We asked individuals from environmental and social justice groups, politics, academia, businesses, and young people to tell us what they think the Green New Deal might mean for the UK. This is the fourth in a series of blogs in which we feature their responses.
Fernanda Balata, senior researcher and programme manager, New Economics Foundation
The Green New Deal is an incredible opportunity for the UK to deliver the transformative economic change that is needed, within the timeframe that we have, to avoid climate breakdown. There are a number of people, organisations and communities all over the UK who have been working to address social, economic and environmental injustice. For too long now, these efforts have remained at the margins of the heavily unbalanced and unfair UK economy.
Rather than making empty promises for a more sustainable and fair economy that works for everyone, whilst continuing to invest in what’s causing the problems in the first place, a Green New Deal is a coherent national framework and investment plan that tackles complex problems head on and shifts the value system of our economy towards what really matters to people and the planet. It’s not just about the outcome, it’s also about the process. The Green New Deal’s power for change should be rooted in places, effectively allowing us all to be a part of that conversation, to collectively make the important decisions which will affect our lives and those of future generations, and take urgent action to the benefit of happier and healthier planet for everyone.
Bryn Kewley, executive member, Socialist Environment and Resources Network
Nothing is as powerful as an idea whose time has come and the notion of a Green New Deal has arrived at the perfect moment. As the Brexit and Trump phenomena mature, we need more popular ideas rooted in good sense to re-establish trust in our institutions, our social contracts, and a rules-based consensus.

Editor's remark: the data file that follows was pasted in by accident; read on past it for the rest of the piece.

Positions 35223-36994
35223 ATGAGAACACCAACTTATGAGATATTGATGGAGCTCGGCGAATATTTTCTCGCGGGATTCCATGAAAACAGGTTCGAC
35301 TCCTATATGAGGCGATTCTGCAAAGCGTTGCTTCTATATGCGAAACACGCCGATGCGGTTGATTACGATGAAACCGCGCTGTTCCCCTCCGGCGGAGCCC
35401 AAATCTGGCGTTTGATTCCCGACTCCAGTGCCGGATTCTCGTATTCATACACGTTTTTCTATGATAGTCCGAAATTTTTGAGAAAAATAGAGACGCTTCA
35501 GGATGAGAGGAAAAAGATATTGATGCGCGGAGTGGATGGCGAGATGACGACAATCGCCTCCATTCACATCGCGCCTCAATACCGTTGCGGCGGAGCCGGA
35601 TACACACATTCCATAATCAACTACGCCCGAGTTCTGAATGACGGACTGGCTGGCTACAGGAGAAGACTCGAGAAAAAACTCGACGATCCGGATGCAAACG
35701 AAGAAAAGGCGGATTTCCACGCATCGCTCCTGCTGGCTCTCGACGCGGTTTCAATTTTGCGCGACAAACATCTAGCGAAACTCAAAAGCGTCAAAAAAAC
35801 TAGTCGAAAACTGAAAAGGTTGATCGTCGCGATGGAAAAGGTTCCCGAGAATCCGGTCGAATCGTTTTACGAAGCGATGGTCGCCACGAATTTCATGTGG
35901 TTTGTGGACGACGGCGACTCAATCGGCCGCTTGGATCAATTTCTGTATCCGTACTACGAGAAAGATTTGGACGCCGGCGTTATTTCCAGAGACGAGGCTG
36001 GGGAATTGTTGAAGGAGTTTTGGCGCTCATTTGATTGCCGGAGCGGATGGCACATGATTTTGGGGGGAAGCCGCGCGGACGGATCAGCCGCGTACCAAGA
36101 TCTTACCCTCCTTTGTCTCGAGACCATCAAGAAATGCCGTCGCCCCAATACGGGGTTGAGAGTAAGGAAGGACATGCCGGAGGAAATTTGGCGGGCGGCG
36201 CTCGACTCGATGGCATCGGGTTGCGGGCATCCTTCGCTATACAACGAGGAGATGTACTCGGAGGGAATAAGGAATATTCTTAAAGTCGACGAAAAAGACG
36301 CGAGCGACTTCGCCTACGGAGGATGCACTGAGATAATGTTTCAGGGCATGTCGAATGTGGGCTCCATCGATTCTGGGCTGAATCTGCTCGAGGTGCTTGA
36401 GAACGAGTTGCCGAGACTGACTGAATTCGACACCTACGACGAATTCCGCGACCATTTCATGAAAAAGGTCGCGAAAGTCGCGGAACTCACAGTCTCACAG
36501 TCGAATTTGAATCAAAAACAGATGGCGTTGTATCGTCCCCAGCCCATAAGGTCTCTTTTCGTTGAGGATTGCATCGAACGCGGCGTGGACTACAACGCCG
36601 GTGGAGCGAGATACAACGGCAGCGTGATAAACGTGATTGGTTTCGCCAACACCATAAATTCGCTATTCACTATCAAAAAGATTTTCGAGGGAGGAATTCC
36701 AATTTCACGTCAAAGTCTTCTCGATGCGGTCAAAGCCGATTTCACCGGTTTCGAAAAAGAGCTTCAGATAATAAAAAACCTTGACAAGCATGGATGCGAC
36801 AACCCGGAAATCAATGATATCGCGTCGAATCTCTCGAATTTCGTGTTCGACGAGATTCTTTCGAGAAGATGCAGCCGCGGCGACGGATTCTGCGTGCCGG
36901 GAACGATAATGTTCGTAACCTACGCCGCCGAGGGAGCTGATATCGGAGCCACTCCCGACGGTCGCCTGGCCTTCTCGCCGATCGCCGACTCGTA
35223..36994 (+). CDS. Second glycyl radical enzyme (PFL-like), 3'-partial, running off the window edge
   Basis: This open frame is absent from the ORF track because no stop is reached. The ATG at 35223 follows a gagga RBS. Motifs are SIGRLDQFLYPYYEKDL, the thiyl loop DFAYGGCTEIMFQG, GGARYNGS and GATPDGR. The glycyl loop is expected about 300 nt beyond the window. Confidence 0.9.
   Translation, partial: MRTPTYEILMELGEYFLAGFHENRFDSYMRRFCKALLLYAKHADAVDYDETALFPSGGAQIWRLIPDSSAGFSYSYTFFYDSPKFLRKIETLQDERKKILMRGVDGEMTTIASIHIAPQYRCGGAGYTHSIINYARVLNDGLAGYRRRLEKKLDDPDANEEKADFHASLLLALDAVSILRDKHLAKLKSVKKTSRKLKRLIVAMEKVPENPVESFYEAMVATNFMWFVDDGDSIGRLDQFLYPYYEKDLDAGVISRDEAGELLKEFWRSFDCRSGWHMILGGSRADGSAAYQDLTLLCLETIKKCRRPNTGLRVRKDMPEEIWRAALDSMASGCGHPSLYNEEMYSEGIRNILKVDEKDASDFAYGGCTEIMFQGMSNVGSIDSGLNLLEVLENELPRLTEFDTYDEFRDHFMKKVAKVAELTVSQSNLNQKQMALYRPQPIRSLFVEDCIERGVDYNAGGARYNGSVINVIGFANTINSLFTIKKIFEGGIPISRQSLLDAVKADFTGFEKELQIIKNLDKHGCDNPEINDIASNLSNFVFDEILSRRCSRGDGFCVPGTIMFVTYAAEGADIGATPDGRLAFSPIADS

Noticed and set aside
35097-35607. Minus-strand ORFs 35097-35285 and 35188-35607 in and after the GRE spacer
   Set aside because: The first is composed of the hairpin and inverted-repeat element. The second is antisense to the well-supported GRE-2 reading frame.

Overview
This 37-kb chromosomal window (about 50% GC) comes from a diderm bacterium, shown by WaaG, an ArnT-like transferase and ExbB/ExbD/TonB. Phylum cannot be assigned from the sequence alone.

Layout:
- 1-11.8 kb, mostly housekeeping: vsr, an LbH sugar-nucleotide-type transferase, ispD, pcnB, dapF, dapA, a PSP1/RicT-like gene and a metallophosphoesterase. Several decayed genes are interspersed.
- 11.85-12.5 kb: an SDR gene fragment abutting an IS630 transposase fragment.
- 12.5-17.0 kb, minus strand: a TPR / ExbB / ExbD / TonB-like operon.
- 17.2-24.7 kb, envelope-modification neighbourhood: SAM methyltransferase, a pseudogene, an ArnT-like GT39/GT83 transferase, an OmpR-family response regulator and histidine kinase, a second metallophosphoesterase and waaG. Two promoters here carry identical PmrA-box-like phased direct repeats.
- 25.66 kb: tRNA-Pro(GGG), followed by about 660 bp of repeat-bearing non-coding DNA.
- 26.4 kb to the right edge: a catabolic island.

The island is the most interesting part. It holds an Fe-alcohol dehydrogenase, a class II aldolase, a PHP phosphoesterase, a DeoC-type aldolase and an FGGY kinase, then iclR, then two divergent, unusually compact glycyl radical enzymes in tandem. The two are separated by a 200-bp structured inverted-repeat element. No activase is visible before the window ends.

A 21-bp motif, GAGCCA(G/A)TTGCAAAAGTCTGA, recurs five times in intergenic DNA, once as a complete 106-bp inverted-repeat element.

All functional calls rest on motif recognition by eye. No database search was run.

In the US it can be a tool to prove the political popularity of action on climate change and investing in our children’s future. In the UK, where for the first time not a single Conservative MP stood up to deny climate change during a recent debate in parliament, the Green New Deal idea has arrived at the confluence between rising climate awareness and an increasingly clear economic case.
The World Economic Forum says fighting climate change could add $26 trillion to the global economy by 2030. The economic opportunities are everywhere, but we’re doing little to drive them with an under supported renewable energy sector, opportunities to build electric vehicles rapidly diminishing and UK export finance focused on the fossil fuels of the past, rather than our growing renewables sector. We need ambitious policy commitments to drive a clean green future that we can all benefit from.
Labour have already announced bold policies in renewable energy, transport decarbonisation and a net zero economy, but also a serious and well-funded commitment to insulate homes which will cut bills and reduce fuel poverty. A UK based Green New Deal wouldn’t just mean good green jobs and better prospects, it’s also how politicians of all stripes prove that they’re listening and are bold enough to act.